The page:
Flower Girl Dress – Trial Run!

My sister-in-law Megan is getting married next summer (to her high school sweetheart!), and we are all so excited!  We are also all going to be in the wedding!  Ella and her cousin Annalise are going to be flower girls together.  These two girls LOVE each other, and it’s going to be sooooo cute to see them in the wedding together.IMG_4524I volunteered to make dresses for the girls, and Megan showed me some pics of what she liked.  The final dresses will be ivory like Megan’s, but for the trial run I wanted to pick a color that Ella would want to wear for other occasions… guess what color? 😉


I searched for a pattern to use for this style, but couldn’t find anything that was exactly what I was looking for, so I ended up hacking the Blake pattern by Mingo & Grace.  This is the same pattern that I used for Ella’s two-year picture dress, and it’s one of my favorites.


For the skirt, I skipped the side seam pockets and gathered instead of pleating it.  I also included a layer of tulle in between the lining and the satin top layer, just to give it a little more fullness.  I also made sure the lace top layer was long enough that the scallop detail fell below the hem of the other layers.


The top took a little more effort.  I drafted a sweetheart neckline for the lining and top satin (it’s not real satin, by the way) and only cut the lace layer per the pattern’s bodice piece, but without the seam allowances on the neckline and arm holes because I knew I would be binding the edges instead of having a lining for the lace part.

IMG_7114 I sewed the lining and satin pieces together for each of the front and back bodice pieces, then basted the lace layer to each satin piece at the side seams.  Then, after I sewed the shoulders and sides together, I bound the arm holes with some narrow bias tape I made from the satin fabrics… this was pretty slippery/tricky, but it actually turned out better than I was expecting!IMG_7113For the neckline, I used the same bias binding, but started it at the top of the inner layers in the back, brought it up and around the neckline, and then brought it back down to the top of the inner layers on the other side of the back.  I also made a keyhole-type effect on the back by trimming the lace out in a semi-circle shape above the other layers.IMG_7110Overall, I’m pretty happy with how it turned out, but there are some lessons learned and things I’ll do differently for the real flower girl dresses.  First, I want to learn how to use the blind hem feature on my sewing machine for the satin layer so that you can’t see the hem line at the bottom.IMG_7109 I also want to bring the sweetheart neckline up a bit higher.IMG_7106 I also need to work on my invisible zipper installation skills, since this one is far from invisible.  I don’t currently have a sewing machine foot specifically for invisible zippers, but I think I’m going to get one and see if that helps.  I also just picked a button from my stash that was the right size, but it happened to be dark purple… 😛  The real dresses will have matching buttons.  🙂IMG_7087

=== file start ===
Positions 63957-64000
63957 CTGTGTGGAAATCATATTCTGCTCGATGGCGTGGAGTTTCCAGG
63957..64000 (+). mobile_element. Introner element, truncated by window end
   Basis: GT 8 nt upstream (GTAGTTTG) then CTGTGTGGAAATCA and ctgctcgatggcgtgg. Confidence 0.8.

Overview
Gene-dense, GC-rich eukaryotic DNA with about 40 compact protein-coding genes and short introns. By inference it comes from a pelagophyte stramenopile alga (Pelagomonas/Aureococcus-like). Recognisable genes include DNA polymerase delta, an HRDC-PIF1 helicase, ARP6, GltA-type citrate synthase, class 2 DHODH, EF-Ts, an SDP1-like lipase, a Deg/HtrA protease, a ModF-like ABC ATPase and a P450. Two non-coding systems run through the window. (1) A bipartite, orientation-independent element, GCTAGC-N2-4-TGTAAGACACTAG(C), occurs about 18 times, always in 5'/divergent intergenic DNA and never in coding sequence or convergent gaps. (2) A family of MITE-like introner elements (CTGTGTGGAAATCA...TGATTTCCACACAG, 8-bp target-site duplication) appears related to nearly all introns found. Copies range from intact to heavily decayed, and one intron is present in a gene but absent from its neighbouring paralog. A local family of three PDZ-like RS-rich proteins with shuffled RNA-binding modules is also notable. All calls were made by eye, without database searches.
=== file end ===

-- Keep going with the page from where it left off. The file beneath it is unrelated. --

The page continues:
Oh, and all of the fabrics for this were from my local Joann Fabric – I was actually pretty impressed with their lace selection, and I plan to buy the fabric for the real dresses from there too.IMG_7097IMG_7091IMG_7089Thanks for reading!


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